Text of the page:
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December 12, 2016
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March 25, 2002
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September 14, 1973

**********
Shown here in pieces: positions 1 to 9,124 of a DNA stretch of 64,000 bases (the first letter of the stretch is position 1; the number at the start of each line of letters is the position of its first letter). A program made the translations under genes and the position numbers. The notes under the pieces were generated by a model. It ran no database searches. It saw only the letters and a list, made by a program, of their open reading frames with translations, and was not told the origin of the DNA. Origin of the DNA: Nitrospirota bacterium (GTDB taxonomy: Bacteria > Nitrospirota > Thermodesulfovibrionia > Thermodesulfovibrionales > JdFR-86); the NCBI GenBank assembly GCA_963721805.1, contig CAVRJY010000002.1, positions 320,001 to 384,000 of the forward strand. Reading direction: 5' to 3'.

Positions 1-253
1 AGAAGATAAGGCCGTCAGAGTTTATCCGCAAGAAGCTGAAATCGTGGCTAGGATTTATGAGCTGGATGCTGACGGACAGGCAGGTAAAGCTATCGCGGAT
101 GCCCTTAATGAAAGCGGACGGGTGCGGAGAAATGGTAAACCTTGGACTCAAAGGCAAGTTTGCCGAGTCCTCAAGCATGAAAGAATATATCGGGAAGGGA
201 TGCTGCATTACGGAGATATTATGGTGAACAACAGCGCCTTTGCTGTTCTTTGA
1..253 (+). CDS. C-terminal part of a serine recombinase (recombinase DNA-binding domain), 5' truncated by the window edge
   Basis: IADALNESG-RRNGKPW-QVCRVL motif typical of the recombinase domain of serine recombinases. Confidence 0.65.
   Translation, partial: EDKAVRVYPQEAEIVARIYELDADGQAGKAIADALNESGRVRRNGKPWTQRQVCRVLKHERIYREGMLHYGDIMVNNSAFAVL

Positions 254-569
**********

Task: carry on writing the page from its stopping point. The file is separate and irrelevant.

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Approved For Release 2002/04/03 : C II1- @ 7 90380R000600010006-3 DIRTY TRICKS AND ALL Yes, Virginia, CIA has a Department of Dirty Tricks. If it didn't we should all be sleeping less soundly tonight. The author takes us beyond the scare headlines to where the action is, and should be The Unmentionable Uses of a CIA MILES COPELAND DEAR BILL: I did as I said I would: I went out to those intimidating headquarters buildings of the CIA in. Langley, Virginia, and got the party line from the public relations and-legal offices. Then I had "not for attribution"' interviews with a cross- section of the Agency's top officials, and ran down various old friends who are "intelligence community" insiders and who were willing to exchange con- fidences-sort of a "private opinion survey," you might say. Finally, pre- suming on my alumnus status and the fact that I still pass for an expert on several subjects of particular interest to the Agency, I got myself invited to lunch and an afternoon of briefing at the highly secret offices of "Mother," our old friend who now manages "mis- cellaneous projects," one of which is OCTOrus, the huge computer which builds profiles of you, me, Daniel Ellsbcrg, Senator Goldwater, Billy Gra- ham, Allen Ginsberg, John Wayne, Jane Fonda, B. F. Skinner, Vice President Agnew, and millions of other persons who are "in the.public eye," as I be-: lieve Mr. Haldeman put it. Mother's office is also the command post for worldwide counterterrorist ac- tivity, and for amassing data on "the people's war against imperialism and capitalism," which is behind that part of the terrorism directly endangering the security of the United States. Since Mother has managed to get the co- operation of non-Communist security agencies everywhere, including many "anti-American" ones, his office is un- Mr. Copeland, author of the u vrr,.u u+ ine uanie or IVatlons, Has those 1 ter 6A4 1 luncheon table there l~qon spent m arch Ap1prq b~,0',Fgont?cAe#,, a 29W104c(~ ~ 0060U~ o 6r, fitting at the end as host, s Middle East, in various capacities. "gentlemen's club" in the clays of Allen "the Kingfish," "Jojo," "Dandelion," questionably the world's central library for information on politically motivated terrorism. As you would expect, this makes it also the world's principal sup- ply base for the electronic gadgetry used by. these security agencies for making secret tape recordings, surrep- de mer, sauce verte, then truffled chick- titiously taking motion pictures of ter- en Kiev with braised endives, then rorists and supporters of terrorists, and grapefruit sorbet with Izarra for dessert "ringing" the especially important ones (the wine served throughout was a (i.e., installing in their anatomies cer- Ksara rose, part of a shipment Mother tain minute substances which emit had just received from the Lebanese traceable radio signals). It is truly a chef de Sfirete)-but there was a fine science-fiction establishment, cognac with the coffee, which relaxed In an odd way, Mother himself the guests and made them-well, you seems a science-fiction figure-lean, couldn't say "talkative" but at least deeply suntanned, grey-haired but age- communicative within the limits of the less (I think I heard somewhere that rules for "calculated indiscretion" that he is just sixty. but he could be forty- guide members of the CIA cabal when very con- or seventy), expensively tweeded (with they talk to outsiders. Dulles), and speaking the precise Eng- lish of a visitor from another planet who has been computer-programed to look, act, and speak as some inter- galactic intelligence would imagine of an officer in his position. His office matches: hunting-lodge motif, with a huge fireplace topped by a portrait of Lyman Kirkpatrick done by Nicholas Egon, leather chairs and sofas, trophies on the walls, and a beautifully beamed sloping ceiling at least twenty feet from the floor at the upper end. (I presume it's a penthouse, although there is no way of telling since the private elevator gives no indication of the floors it passes on the way up, and the large picture windows are fake, beyond which lies what appears to be real daylight until Mother presses a switch to throw a color slide on the far wall and it slowly dims to darkness.) A scrawny greyhound sits by Mother's armchair, chewing on a black fedora which, I was told, was left in Allen Dulles' office twenty years ago by Cardinal Spellman. The lunch was nothing to rave about -a baliottine of duck with an herbed orange jelly, followed by aspic of fruits Approved For Release 2002/04/03 : CIA-RDP75B0038OR000600010006-3 "Lady Windermere," "Wiz," "the Oz- zard of \Viz," and two faceless gentle- men who were not important enough or long enough in the service to have anything but ordinary proper names, which I missed. The nicknames show no signs of disappearing, by the way, despite persisting opposition from Per- sonnel, Management, and Security. They are indispensable, Mother says, 1) to dazzle the young officers, 2) to confuse the management experts who are constantly plugging for a more conventional organizational structure, and 3) to give a "low profile" to the real identities of cabal members. Num- ber three is especially important at the moment. It happens that, not one sin le member of the CIA's inner circle has -.been correctly id.eiitifacd_by Jack An- derson or anyone else in connection with his real functions in the Agency. Mother's colleagues at the table ere decidedly not suggestive of science fic- tion. Except for Jojo and Lady Winder- mere, who are obvious old-time Wash- ington socialites, the CIA's top "dirty tricks" specialists look exactly like the frustrated liberal intellectuals they in fact are. From innuendos sprinkled through their conversation, it is clear that they would like to be overturning Greek colonels, sabotaging the Portu- guese in Africa, and bribing Allende away from his Soviet backers instead of doing the opposite-as is dictated by the circumstances they know about from their secret information. They share the liberal view that the more things you are ashamed of the more respectable you are, but that is as far as it goes. Take Chile ... concealment of one aspect of the Wa- tergate case" and "a White House aide tried unsuccessfully to persuade the CIA to put up bail and salary money for the seven men arrested for the break-in and bugging of Democratic national headquarters." (The italics are mine, to reflect rises in the voice of Jojo as he read the article.) It then said, "a convicted conspirator has testi- fied that he was pressured to agree to a plan to blame the CIA for the Water- gate plot," but it gave no indication that the CIA fell in with the plan or even knew about it. The rest of the article could have been written y ingras Thuermer, the CIA's public-re- >a pficer, It was as lucid an exla- ?tion as it. is possible to write o tl CIA resist ed _pressuresfrom the Jjjjtq House and elsewhere. What seemed to bother my old friends more than anything else was the way the press had been attacking the Agency for the wrong things. "There are articles which fuss about our having done certain things, when they should be fussing about our not having done them," said Jojo. "Take Chile, for example." Everyone nodded sympathetically, feeling no need for elaboration. Agency people assume that it is the duty of the United States Government to back candidates who run against Soviet- backed candidates, in Chile or in any other country where we have legitimate and important interests, and that it shouldn't wait for some commercial concern to remind it of the fact. It happens, though, that the CIA did not back candidates in the Chilean elections as it was "accused" of doing, although the Soviets did-to the tune of some $8 million in "miscellaneous costs," as Whatever their political orientation, contrasted with the $2 million that ITT they are all appalled at the Watergate executives believed would be enough to affair-if anything, the few conserva- bring in a not-anti-American president. tives among them more than the others. The Soviet-backed presidential candi- "We can't even understand what the date won out and immediately launched press says about us," Jojo complained. a program of socialist "reforms," which "The headlines say we did horrible are having the same devastating results things; the articles that follow say we in Chile that they have had in all other didn't." countries that have tried them. I For example, U.S. News & World asked, "But didn't the CIA, as the press Report started an article by asking, says, have plans of its own for sabotag- "How was the Central Intelligence ing the economy so as to embarrass A!'cncy drawau into a web of domestic 1-1kii ,11 hill IL,ii. ctn.l Ili'.11 's, lil kill (n n!ai.c it lierteetly clear that the CIA was not drawn into anything. The Allende?" Silly question. "Our opera- tI1,11~," h,iiil Il,j,,, "[itl% idw,oi4 t111 111 W1111 squeezes and they never do real harm. If we were out to ruin Chile we The charges against the CIA arc that - it: 1) loaned a wig and other items, all of which could easily have been bought by anyone on Washington's New York Avenue-but did so on orders from the White House, and without knowing what the items were to be used for; 2) gave information to the Justice Department which was later passed on to CREEP for' internal pur- poses-but as a normal transaction with the Justice Department, and without any understanding of what the Justice Department intended to do with the information; 3) discussed with the FBI the White House's belief that it should call off investigation of the campaign funds which had been "laundered" through Mexico-but explicitly recom- mended that it do no such thing; 4) discussed the possible use of CIA funds to provide bail for the Watergate men -but refused: 5) provided the FBI with a "psychological profile" of Daniel Ellsberg-which is so trivial a matter as to be' beneath discussion, despite the fact that both Dick Helms and his ulti- mate successor, Bill Colby, later said that such an act was "ill advised." Mother and the others have been in- volved in intergovernment and intra- government intrigues all over the world, and they are" old-timers in the Battle of Washington, so you would think they were beyond shock and surprise. But I think they are honestly bewil- dered as to what all the fuss is about. Good-Will Activities Most..,bewildering-.isthe crescendo of complaiints over long-standing actions w, uch have been missed until now, but rich Watergate has caused to be dug up ,1rainingpolicemen, Ior_ chain le. Ti ,,,,,,CIA has more counterterrorist kauw how than. any_go.vernment agency,: world-it can even be argued that it has more than all other agencies put together, since it pools experiences and information drawn from most of them-and it would seem to be in the public interest for this know-how to be made available to as wide a range of law-enforcement organizations, at least American ones, as can be reached. T( _no suggestion that the CIA?is; Iryiiig to gain control over thr,:' organ- II',, jllltn, it, r Ill, Ilk ill 1111N, Nyiiy,, or to depart from the law that pruhah t_ the CIA- f Tom engaging in attempted to g p~ ,Rvpo e? t or~ljtSed~d,nv\v,tf~tout our ]''tie Wr[ObllllStfIIKUUV6,ousId~n gogues in Congress are Approved For Release 2002/04/03 : CIA-RDP75B0038OR000600010006-3 demanding that this good-will activity of the Agency be looked into-and ended. "1 realize we're living in an age when supposedly reputable people can object to the new Director of the FBI on the grounds that he is a law-and- order man," said Mother, ":but what can be the motives of a congressman vjlodoesn't want tilc police f. o getW the best counterterrorism training possible?" When it comes to the question of training foreign police and security of- ficials, the Agency is in a more serious dilemma. It is officially recognized that the CIA is to have an international espionage and counterespionage service, and there has been no serious sugges- tion that it be disbanded. Yet every time a report reaches the public that even remotely suggests that such a serv- ice is in existence, the outcry of the American press exceeds even that of the Soviets. For this reason, the Agency has slowly shifted to what any reason- able observer might regard as a totally liberal position: It now encourages free countries to look after their own se- curity affairs, and gives them the means to do so, without insisting that they run their governments our way. "It is a chameleon sort of policy," Mother confessed, "but no one can say it's imperialist-or rather, you wouldn't think anyone could say it's imperialist." The policy has only recently become a rather touchy subject. Formerly the CIA relied on cozy little deals with sec- tions of local security agencies-in Africa, Asia, and South America-to round out its international surveillance capability. The chiefs of the sections { were CIA agents; Members of the sec- tions carried out their duties thinking they were acting in the interest of their own governments. When the late Presi- dent Nasser of Egypt decided to seek out the CIA agents who had made it possible for the American ambassador to warn him of an assassination plot against him, he turned to the very sec- tion which was working for the CIA- said, "I suppose you know that my office will be unguarded from midnight tonight until 6 A.M. tomorrow; fascist pig that you are, you will undoubtedly send in your men to photocopy my files." Such arrangements were quite enough for CIA purposes until the airplane hijackings started, along with the in- crease in murders and kidnappings of diplomats. It now became advisable for the U.S. Government, through the CIA, to get a degree of admitted cooperation from the governments where terrorist organizations were based. Until this need arose, the CIA could conceal the fact that it was dealing with obnoxious military dictatorships, Arab govern- ments outspokenly hostile to our friend Israel, and nabobs farther east who habitually bought political time by pro- fessing anti-American sentiments. The new policy dictated that many of these odd friendships be surfaced. our losing access to essential materials is "almost a probability"-a CIA eval- uator's way of saying that it's nearing the level of a fifty-fifty chance. This is an aspect of the cold war that has been almost entirely hidden from the public. As you know, the U.S. Government still publishes lists of "strategic" and "critical" materials- metals, botanical products, and other substances on which our productive ca- pacities are totally dependent. But you .possibly do not know that the lists that are available to the public are by no means the ones that guide our national- security planners. Some of the sub- atanccs on them are so rare and of such specialized use that nobody but metallurgists and chemists ever heard of them; yet they are indispensable to the hardening of steel, to making ma- chinery resistant to high temperatures and acids, to the manufacture of elec- tronic products, and for other such purposes. Despite herculean efforts by our scientists to find home-grown sub- stitutes, many of them can be obtained only from abroad. It happens-arid it could hardly happen by chance-that those areas of the world where the substances are to be found are exactly those in which local anti-American ex- tremist groups enjoy the greatest mon- etary, logistical, and administrative sup- port and which comprise the front line of "the people's war against imperial- ism and capitalism." Since the list of substances for obvious reasons must be kept top secret, together with the facts on how critically dependent we are on them, there is no way the U.S. Govern- ment can convey an awareness of the problem to the American public. Those who have access to the information can only writhe in discomfort as un- informed politicians and editorialists state with pious confidence their con- viction that the U.S. Government should remain indifferent as countries Countering Terror Enough surfaced, that is, for fringe employees of the intelligence commu- nity to hear about them and to leak reports of them to crusading journalists. Yes, the U.S. Government, through the CIA, is secretly on friendly terms with the Greek colonels, the white govern- ments of Rhodesia and South Africa, and the Portuguese in Africa-and, at the same time, with various oppressive black regimes in Africa, with the Egyp- tians, and with "Greek colonels" in many countries of the Third World. Yes, in the security field the U.S. Gov- ernment is following a "chameleon pol- icy," similar to the one found so repre- hensible in ITT. The justification is simply that its planners can't figure any way it can afford not to be on friendly terms with these governments. It cannot do without their facilities. The terrorists of the world ueipg up as the most formidable enemy this containing the necessary substances country has ever had. The international turn hostile to American interests. and which solved the problem by fram- character. ofLL terrorist organizations is ing a number of Interior Department ,rnparing a stage whereihey. _wll._he__jble officials who had been inconveniencing to deny our access to certain materials CIA operations. Sometimes, by special `",YC..g..Rt to have for;rnaintenance not off-the-record agreements, local security nnly ofmilitar defenses but, Of Our officials simply turn their backs, as 1c ay tp_ lay eacetime. economy, M , in the case of the chief of security of Ancy_ friends say that this threat is ,in anti-American Arab government who casil~IJ.>~ahgst.sci~nuti one our country showed great indignation at a CIA rep- ? ? ever faced-far more serious, for The CIA's information on the inter- nationalization of terrorist organizations is alarming, not so much because of what this information shows these or- ganizations to be doing right now, as because of what it shows about the capabilities they are building to be kept in reserve for their D-Day. Radical activity inside the United States is resentative's suggestion that he should example, than the t hreat of nri af66iic largely "unstructured"; some of it re- cooperate offic:i Apps ied F+eupRelterasev2AO2h4/Q 1, G BQ'1d 8QROQuQfbODQ,1r09,0.Gn%e frustrations of un- imperialist enemy of the people," then have an atomic war, but the danger of organized or informally organized mi- nority groups, 4 1Rr@yq0iE5!tTtpgi Se t i@ tiN9 1-1%% rPa71gEA9 I PR00 P%1014b't6o ily had all "card-carry-- not-so-genuine frustrations of dissidents existence. ing" Communists in the U.S. identified who have ]earned that terrorism can be effective in a permissive society. Inside it all, however, there is unquestionably purposeful direction. The objective is clear: to be able to paralyze the na- tion's shipping, communications, and manufacture of military materiel in the event we find ourselves in a war with the Soviet Union or with any country, like North Vietnam, that is supported by the Soviet Union. Achievement of the objective is a long way off-or obviously the antiwar demonstrations of recent years would have been more effective--but friends of mine at the FBI with whom I discussed the subject assure me that the capability is growing and that, moreover, we should not take encouragement from the fact that it hasn't been particularly impressive dur- ing the past few years. There is reason to believe, they tell me, that the Soviets are happy enough with the outcome of the Vietnam war, that they therefore didn't need to use their subversive re- sources in the United States, that they are quietly building them for the "Viet- nams" of the future, into which they confidently expect to draw us. "Invasions" of Privacy Similarly, the CIA is concerned about the growth of "directed" terrorist ac- tivity, which is at the heart of all the random ad hoc terrorism that goes on all over the Third World, especially in those countries where strategic sub- stances are located. But it also has to concern itself with the "unstructured" activity, since so much of it, however random it may be, directly and critically affects American interests. Airplane hi- jackings, kidnapping and murder of American diplomats, sabotage of re- fineries and pipelines, and-assaults on foreigners who dare to be friendly to the U.S.-these must be taken seriously, not only because of the injury to spe- cific victims but because of their psy- chological effect on all other potential victims. Take the Palestinian Black Septembrists, for example, who have announced that "any person, office, air- line, factory, or place which is in any way related to the continued existence +'f ti,l.r T' III!I+' 1w N I!I1'1'f if' Ill it II:Ilirllt.rli. I Iu;t' 11.1to uunle II :Ii:al' Ilril American citizens, offices, airlines, fac- tories, and America's What do you do when you have that and "dataed," but had the Soviet intel- much of yourself to guard? If the enemy is about to charge your Alamo, or send troops through your Khyber Pass, you defend. But how do you de- fend a million or so possible targets? The single most significant, inescapable fact about modern-day counterterrorism is this: It requires offense, not defense. If you try to put guards around every conceivable target, you will have the most conspicuous police state in history and will play right into the hands of those who are launching "the people's war against imperialism and capital- ism." Instead, you must go on the offensive. You must find out who your would-be attackers are, then sneak into' their tents on the eve of their attacks and quietly deal with them. It's the only way. Unfortunately, this ligence services, the KG13 and the mili- tary GRU, so thoroughly penetrated that it could actually influence their di- rection. The CIA was similarly placed with respect to the Communist parties in other countries and to the non-Com- munist Soviet-controlled espionage net- works growing like weeds in the Third World. And all this involved a mini- mum invasion of privacy. Out of any ten "card-carrying Communists" only one was a link in the chain and worth watching, and he was easy to identify. The other nine, mere dupes, could be ignored. Today, however, the organiza- tions or informal groupings from which the terrorists emerge have a dupe-to- activist ratio of about a hundred to one, and the one is usually hard to spot. To spot him, the FBI-or the CIA if he is in a foreign country-must main- tain surveillance of a wide range of "subjects," most of them innocent. CIA: No KGB How wide a range' of subjects? I am sure you have not missed the flood of accusations against the government's security agencies, the "repressive sys- tem" they have built up and the "Ge- stapo mentality" which is behind them. In early 1971, a so-called "Citizen's Committee To Investigate the FBI" stole a thousand or so documents from an FBI office in Philadelphia and gleaned from them the hardly startling revela- tion that the FBI systematically keeps files on persons who pose "a definite threat to the nation's stability and se- curity," as J. Edgar Hoover had said in one of the documents. In the months that followed, it was revealed that the U.S. Army's counterintelligence office maintained files on "potentially sub- versive persons," that the Treasury De- partment's Secret Service had files "con- means all sorts taming names and aliases of five of invasions of privacy. In the good thousand black people," as Jack Ander- old days when "the enemy" was ordi- son put it, that flie CIA wad- niaintain- nary international Communism, with its ing- files?? on_Amcricans whq.,trav_c1.Qd clear-cut hierarchical arrangements and into countries of particular intelligence its systematic ties with the Soviet interest and ?1)_at these, files.,, conta>ned KGB, the work of our security and entries concerning anything they did intelligence agencies not. only was corn- in the course of their travels which 1+,ri!III' '11' I?f+r', 11111 ili'.i+1'. ?rl Iln? r?-Ill 'eslliailt Illa.l:.. tll!1171 '.11111!1:+I.1'. 1' 111.1'4' vdluuurll Lind nt peuetratiihls and SUi- jtt;Ill }Tres uloa," .VIII Illul fill Illls 1n- veillanccs at which they had become [rni Itpn was.. fed into computer dt_ta- places all fill the bill because expert. Penetrate a Communist cell and banks whey a_wQuld,- stay, forever- friend hipproved For Kefease 2b ~'~4/l'~3y i4 C~ l f0'3f~`~ (~@ @ ~fl~b-formation ..supplied - b Approved For Release 2002/04/03 : CIA-RDP75B0038OR000600010006-3 agencies, and the local police tapped "about 4,000 telephones," a total which seemed perfectly reasonable to the So- viet leader-until it dawned on those present that he had understood the figure to be 400,000. After that, great care was taken not to allow the sub- ject to come tip again, because no one wanted to admit the true figure, there- by revealing to the hardened old in- triguer that we were a lot of trusting fools with only an immature grasp of our security situation.) will probably turn it over to us-as, I am told, the British have already. The only satisfactory way to calm all the fears is to ensure that the information is entirely in the hands of incorruptible persons inside an incorruptible organ- ization-a suggestion at which you have hinted in one or two articles. If .... Watergate...,.prpye.s, anything, it 2rr9ves, that the_ CIA is incorruptible. To support this seemingly rash asser- tion, the whole story of the friction between the CIA and the "plumbers," police agencies (including records of parking tickets and other such mis- demeanors), credit investigation agen- cies, and banks. In 1971, another col- umnist published an "admission" of the Defense Department that it had computerized security files on 25 mil- lion Americans and that the files in- cluded information not only on per- sons regarded as threats to security but on such public figures as George C. Wallace and George S. McGovern. "True, all true," Mother told me, adding that the total number of files available to his office, thanks partly to his links with the Pentagon's computer but mostly to his own resources, is well over fifty million-a figure which is ten million over the total number of passports in existence in the whole world at any one time. The !Ci.f s..cQm- ,I~titcriz_ecl tliat.thc.y, fan.,spo.t_.a-suspect-terrorist..iriy bts,nan~e,_.passport number, or descrip- tion (by a newly devis_ed~ysten7 1ykl.h pinpoinis __perspj); rmincttt LialCac- tcristics as precisely as a fingerprint)- Qr anahas or_ forged. p3 apQC1 when t ese, do not?~>roperly match, A- card Qn _ an. y indiyidu~l__ can be_ retrieved~in less. than . a second._ Mother Proved his,_by..,.raising ,._~,,,colorwsliclet,-of, as yc7ung,..1'aIestill att,...Xerz'.o?risk,.-J.hadin- guirc I ., aUQy~. I ~,res,sec) a__fcw but- tons giving theidentifying details: and iriless..t.han..,a. secgndthe he.-window lights had--dimmed, and- the young swan ie was-staring at me from'a color picture on thefar._vall. Until Watergate, no one at CIA felt any need to apologize. After all, sur- veillance of Martin Luther King had been okayed by three Presidents, two of them Democrats, and various liberals who were about to complain of "Ge- stapo tactics" cut themselves short when it was revealed that Vice Presi- dent Agnew's telephone had been tapped, After Watergate, however, there was all sorts of retroactive anger. It was even suggested that our record- keeping, our telephone-tapping, and our surveillance of ordinary citizens might horrify the Soviets and sour the bur- geoning detente. (You will remember that my in- quiries in Washington were made just after Brezhncv had left. A friend of mine in the Secret Service told nic that on the only occasion when the embar- subject of Watergate clone Speculation There is, of course, plenty of justi- fication for anyone's fears that an all- knowing computer bank could become a dangerous instrument of power in the hands of an unscrupulous dictator. Even though it is unlikely that our country will ever allow itself to be ruled by an unscrupulous dictator, it is understandable that such a mon- strous capability arouses the fears of all sorts of people. I. . don' .,,mi ,d? hav- .itl ,,_tlie~detailsrof my colorful life~re- ,~Qrded, ihe,.,CZA's _ computers and _ I am sure you have the same feeling about yours, but it makes most people uneasy to feel that an unthinking and unforgetting computer has details of old childhood pranks, parking tickets, unpaid bills, and the like just sitting there waiting to be retrieved-maybe tomorrow, maybe twenty ? years from now. Ian Ball of the London Daily Telegram discovered that the comput- ers of the Bureau of Narcotics contain data on three babies of under three years of age for having been exposed to narcotics by parental neglect. In twenty years or so when one of them applies for a government job, a govern- ment loan, or simply a passport, the information will be coughed up. "Ob- viously," said a Labor MP with whom I discussed the item on a BBC tele- vision program, "the amassing of such information is an intolerable invasion of privacy, and the computers should be destroyed." But, obviously, they are not going to be destroyed-any more than our atomic know-how is going to be de- stroyed on some weird theory that other and the White House as a whole, needs to be told. Mind you, no single per- son at the Agency gave me a complete story, or showed any willingness to endorse the one I've put together here, and the bits and pieces I got from old friends were far from enough to free me from the necessity to do some speculating. I think, though, that the account I have nut together is as com- pletc as _anyone is likely to get until Dick Helms writes his memoirs. In any case, there is enough hardinforma- tion to support my rash assertion. Here goes. It seems that President Nixon's "pre- occupation" (a word used by John Dean in his testimony) with the subject of radical groups and their supposed foreign connections became intense in 1969 when, among other things, he ordered the FBI to prepare a special report on groups in the U.S. receiving support from abroad and the CIA to prepare a report on foreign govern- ments and groups supporting radical groups in America. The FBI complied; it supplied a preliminary report, to be followed a year later by a complete study, which alleged that there were indeed foreign influences at work in America, mainly among black extrem- ists, but which was weak on specifics. The CIA,.,-r however,,n.., submitted _a straight-faced report in which its ex- ports,idmittcd-their ignorance It sim- iy saicJ' that it` was.,following,,,certaip foreign ~graups intensively bttt as yet had no evidence of their ties in Amery ica The report did _ riot, _as,-.the.-.New work Times and other _,papers,.,have alleged, say that no such ties existed. lcfiothcr "assures me that ie....i as,-,gone roti very scrap of paper the nations will follow suit and the self-in- Agency ever issued on the subject, both ilicted ignorance will save. us from internally and externally, and that there World War III. We've now got the is not one that says that radical groups information, and we're going to keep in America were "homegrown, indig- someone remarked, to Bre incy- ?t aft it Moreoverthose governments under enous responses to perceived griev- the FBI, the " 25 s~i d at tL t~Sepr t LQ `ttCstt iWF APAQP+ AFO QP0OA' lems that had been Approved For Release 2002/04/03 : CIA-RDP75B0038OR000600010006-3 growing for years." All the same, the initial Agency report to the White }louse on the subject was pretty weak stuff-so much so as to cause Halde- man to remark that it was too much "maybe this maybe that." During the next two, years, the Agency furnished the White Houle O44DOOW will all blow. Any- the Agency's system of "fuses," which makes the Agency almost totally im- pervious to anyone's efforts to corrupt it. Here is the way the fuses work. Let us say, for the sake of exanlple, that the President orders the CIA Di- rector to send some of his boys out to follow Senator Ervin as he makes his usual rounds of Washington nightclubs. The Director, let us say for the sake of example, is a weak chap who prefers holding onto his job to being sent off to Teheran as ambassador, so he says, "Ycssir, Mr. President," and returns to his office to comply. Since he can hardly be expected to conduct the surveillance personally, he passes the order to the chief of some division most likely to have surveillance facilities inside the U.S. Like the DCI, the division chief cannot himself conduct the surveil- lance, so he has to call in some mem- bers of his staff to make plans for the surveillance, someone else to choose the personnel to carry it out. Moreover, since he can't move or equip personnel without the concurrence of the over-all operations officer who works directly for the "DDP," the head of the "dirty tricks department," he has to bring yet another four or five officers into the operation. If he' doesn't do all this (if, for example, the DCI has instructed him to bypass the usual procedures), the personnel who are to conduct the actual surveillance will refuse to move -since every one of them is working for the CIA as an organization and not for the Director personally, and knows full well that taking action without a "trip ticket," i.e., a written order en- dorsed by some four or five "controls," is a sure way of getting fired. Blowing a Fuse So what happens? The DCI, hot from the White House, calls in the Chief. of Division X and orders him to get crack- ing on a surveillance of Senator Ervin. The Chief of Division X, also a weak- ling who likes his job (let us say), calls in his plans officer and his operations officer and passes the word on to them. And so on and so on. Sooner or later, at least one officer down the line either says no, with adequate means at his disposal for making the no stick, or he "loses the papers," as the old-timers say. And since those in the act are certain that at least one of their number will act as the fuse and "blow," it is quite Approved For Release 2002/04/03 : CIA-RDP75B00380R000600010006-3 how, the word goes back to the DCI the appropriate officer gets a request for who gives the order. Many orders will either: 1) that the operation was material assistance from another re- be given by senior officials under pres- launched but ran into difficulties and sponsible agency-or, certainly, from sure who know they can count on some- had to be abandoned; 2) that it couldn't the White House-he carefully refrains one down the line to "lose the papers." be run except in a way that would in- from asking what the material is to be The officer down the line who fails to volve risks of disclosure that might enl- used for. In the case of Hunt, it would spot incidents where he is supposed to barrass the White I-louse; 3) that the have been silly to say to someone with lose the papers will, as before, be be- operation has been launched, when it White House credentials, "Just a min- yond explicit punishment, but he will in fact hasn't, but isn't producing any- utc, old man. Before we lend you this thereafter suffer "inconveniences." Since thing worthwhile; 4) that-well, any wig we want to know exactly what you there are no stupid people in the one of a dozen or more excuses, the are going to do with it. A fancy dress Agency, it will be assumed that he is more far-fetched the better, since the ball, maybe?" More important, who- being malicious, that he is practicing boys down the line don't want to run ever did the lending would quite rightly that bit of CIA operational mischief, the risk of causing the Director to be- fear some weird answer-and, having "the most subtle form of insubordina- lieve their excuses. Once he has caught got it, would then have the choice of tion is to take a stupid order and carry the point that they are only trying to turning down a request from the White it out to the letter." I well remember protect him, along with the Agency, I-Iouse or lending the material knowing Mother's once having to "inconveni- they can sit down with him to concoct what it was to be used for, thus asso- ence" a smart-ass young officer who, at an excuse plausible enough for the ciating himself with a lunatic project. the time of one of the numerous flaps White Ilouse. But they never, never At the same time, Agency officers over chemical-warfare stores, received explicitly refuse to carry out his com- are not averse to accepting information an order to "destroy all supplies of spe- mand, or tell him anything that would volunteered-especially information on cial drugs," and did exactly that, burn- "involve" him, as that ominous word is the doings of an organization that was ing up a million dollars or so worth of now being used around Washington. It endangering its mission. Hunt had never sodium pentothal, LSD, aphrodisiacs, is a sort of "turbulent priest" treatment been an "agent" during the time he was and other operational goodies, together in reverse. actually employed by the CIA, but he with their "balancers." This sort of non- I am told that the press has un- became one after he had retired, an sense is not likely to be repeated. covered only a fraction of the "re- agent inside the plumbers-an expend- quests" made of the CIA by the White . able one (unlike McCord), but none- No Need to Worry House. The Agency was asked to follow theless an agent. He was therefore up on investigations the FBI was sup- worth humoring. More important, the public can count posed to be making but was found out If you've ever had he experience of on the Agency not to use its operational not to be making; it was asked to have giving information to the CIA, you goodies-except, of course, in instances prominent Democrats followed when know how impassive its professionals where it is clearly in the interest of na- they made visits abroad; it was asked can be: They listen with friendly inter- tional security for it to do so. It has all to "cooperate" with the Internal Reve- est, making you feel that what you say sorts of weird and wonderful gadgets, nue Service in maintaining surveillance is of the greatest importance, but they, chemicals, and what-not, mainly be- of numbered Swiss bank accounts- are totally noncommittal. You have no cause the Soviets and the Chinese have presumably in the hope of spotting the no idea whether or not you are being them, and it cannot afford to be with- odd Democrat in the act of "launder- believed, or whether there is approval out complete knowledge of them. The ing" his funds. On one occasion, Jojo's or disapproval of what you are saying. same goes for the masses of personality office was asked for an LSD-type drug, I'doubt therefore that Hunt sensed the data which it has in its files, the mere developed by the Chinese and being fascinated horror with which his former existence of which could be "an inva- studied by CIA chemists, which could associates at the Agency listened to his sion of privacy." To Agency officers, to be slipped into the lemonade of Demo- stories of the plumbers. Because they destroy such information in deference cratic orators, thus causing them to say were all amateurs (what Ehrlichman to this notion would be comparable to sillier things than they would say any- said in his testimony about their being suppression of knowledge in the Middle how. To this day, some of my friends "experienced operatives" is far from Ages because it was somehow contrary at the Agency are convinced that the truth), and because they had wild to the religious beliefs of the time. Howard Hunt or Gordon Liddy or imaginations, the plumbers were ca- Thus, the CIA is going to hold on to somebody got hold of a variety of the pable of almost any kind of nonsense. its know-how, its special equipment, drug and slipped it into Senator At first, it seemed that their imagina- and its knowledge, and if Bill Colby Muskie's lemonade before his famous tions and bumbling would confine them gets orders to destroy them, someone weeping scene. After long harassment to "dirty tricks" to win the campaign- down the line can be counted on to by such requests, it is easy to imagine rather than lead them into the kind of "lose the papers." At the same time, no that when Howard Hunt asked for that mess they did in fact get into. one need worry that they will be mis- wig thr Deputy Director shrugged, said Until the day of (lie Ilaldc1nans and used--or even used. I'm not so sure the `~Iie,i ill, 11, 11", ntt,i Qi. it Is, 101n Ili.. lifnrnie 0- ;'~ itit'elil; ,r,t"'nn,.;. ''ill +le, nnttltii,t' ,ipi,l ill ill Irut there was another reason why had never been challenged, and peiltaps huuure; but my tesearchcs or iltc l,asi Agency officers could have felt it cm- the system was getting lax. From now few weeks convince me that it will tirely proper to lend equipment, pro- on, to fail to question a doubtful order never, never do anything wrong. vidcd it was notAp EKO CdtEolt1RcilWserr2O82,f 4dQaft]lliA-fPfi1I?75BOO-,@ROOO&aOOitOHm-3. . Bunt. According to CIA policy, when sibly, even, in the eyes of the person MILES p